Molecular basis of tenascin elasticity and mechanotransduction

Tenascin is an important family of proteins found in the extracellular matrix of tissues—the filamentous structure that is attached to the outer cell surface and provides anchorage, traction, and positional recognition to the cell, and plays important roles in regulating the interactions between cells and the extracellular matrix. It is also known that tenascin mutations are linked to disorders that affect the mechanical properties of skin tissues and joints. However, little is known about the mechanical properties of tenascins and how they are regulated to adapt tissues to withstand force. To study tenascin, Dr. Hongbin Li is stretching single molecules of the protein and examining its mechanical response. He will also evaluate the consequences of disease-causing mutations on the mechanical behaviour of tenascins. These studies will provide new insight into the molecular basis of tenascin mechanics, and help to pinpoint the cause of tenascin-related connective disorders. They may also offer useful information in developing tissue engineering strategies for skeletal repair.

Rostrolateral prefrontal cortex modulation using real-time fMRI feedback training in healthy volunteers and depressed patients

Depression is a common mental disorder characterized by sadness, low energy, feelings of guilt and low self-worth. Even after patients recover from a major episode of depression, they remain vulnerable to subsequent depression relapse. Such depression relapse can be triggered by a relatively mild experience of sadness, during which depression vulnerability expresses itself through reduced metacognitive awareness: the awareness of one’s own thought processes. Neuroimaging studies suggest that increased activation within the brain’s lateral prefrontal cortex—the same region linked to metacognitive awareness—is a positive result of treatment for depression, and that consistent activation may reduce the risk of depressive relapse. Dr. Kalina Christoff is researching whether patients who are prone to depression can prevent relapse by learning how to better control their brain activity within this region. She is examining whether real-time feedback from functional magnetic resonance imaging (fMRI) can help patients learn to consciously modulate their brain activity and prevent or reduce relapse.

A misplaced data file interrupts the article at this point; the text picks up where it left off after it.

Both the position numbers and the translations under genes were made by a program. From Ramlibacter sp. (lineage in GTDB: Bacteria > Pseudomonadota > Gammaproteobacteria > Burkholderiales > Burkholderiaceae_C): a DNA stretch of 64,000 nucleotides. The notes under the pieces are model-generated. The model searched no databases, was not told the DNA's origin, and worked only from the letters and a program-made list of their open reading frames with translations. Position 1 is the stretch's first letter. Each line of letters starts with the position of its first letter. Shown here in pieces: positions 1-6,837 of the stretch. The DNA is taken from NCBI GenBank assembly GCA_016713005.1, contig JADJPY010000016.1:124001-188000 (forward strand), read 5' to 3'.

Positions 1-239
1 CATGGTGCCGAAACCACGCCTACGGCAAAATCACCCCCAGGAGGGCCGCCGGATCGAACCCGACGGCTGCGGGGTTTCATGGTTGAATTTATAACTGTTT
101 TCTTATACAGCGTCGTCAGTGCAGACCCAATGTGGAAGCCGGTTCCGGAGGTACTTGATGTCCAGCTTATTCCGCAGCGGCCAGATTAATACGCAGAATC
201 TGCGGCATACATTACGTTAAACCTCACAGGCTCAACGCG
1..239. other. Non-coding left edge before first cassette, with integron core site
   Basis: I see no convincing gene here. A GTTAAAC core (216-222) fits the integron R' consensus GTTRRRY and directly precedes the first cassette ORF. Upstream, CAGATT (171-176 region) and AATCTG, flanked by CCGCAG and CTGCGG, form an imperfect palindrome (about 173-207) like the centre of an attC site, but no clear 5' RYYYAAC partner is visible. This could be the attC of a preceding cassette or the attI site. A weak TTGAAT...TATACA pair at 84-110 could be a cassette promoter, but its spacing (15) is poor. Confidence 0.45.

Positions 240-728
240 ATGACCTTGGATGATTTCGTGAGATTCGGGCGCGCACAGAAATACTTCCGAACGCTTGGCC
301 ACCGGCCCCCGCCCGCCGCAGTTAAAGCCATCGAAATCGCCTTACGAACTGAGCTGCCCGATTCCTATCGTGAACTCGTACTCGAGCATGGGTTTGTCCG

The role of Prostate cancer support groups (PCSGs) in health promotion

There is a significant body of research that describes the psychosocial, rehabilitation and health needs of men diagnosed with prostate cancer. These needs cannot always be met by professional health care services, particularly in the case of health promotion programs intended to help men with prostate cancer maintain and optimize their health and well being. While more and more men are accessing community-based support services such as Prostate Cancer Support Groups, little is known about whom these groups serve, what services they offer, and how they are funded.

Dr. John Oliffe is exploring the role of Prostate Cancer Support Groups in health promotion, and determining how men’s health and illness behaviours are informed and influenced through attending these support groups. Through a better understanding of how these groups operate, he hopes to develop recommendations about how best to support this type of resource, and identify potential ways to integrate the groups with professional health care services. This work will help inform future content, design and implementation of prostate cancer health promotion programs.

Oncology Nutrition

This award supports the creation of a team focused on advancing research in a new and emerging field: oncology nutrition. Through conferences, educational sessions and workshops, the team aims to achieve key goals that include: identifying research priorities and resources; identifying partners for individual and multi-centre projects; and gaining consensus on research design and methodology. Other goals include mentoring cancer care staff and developing a database within cancer treatment centres for future research.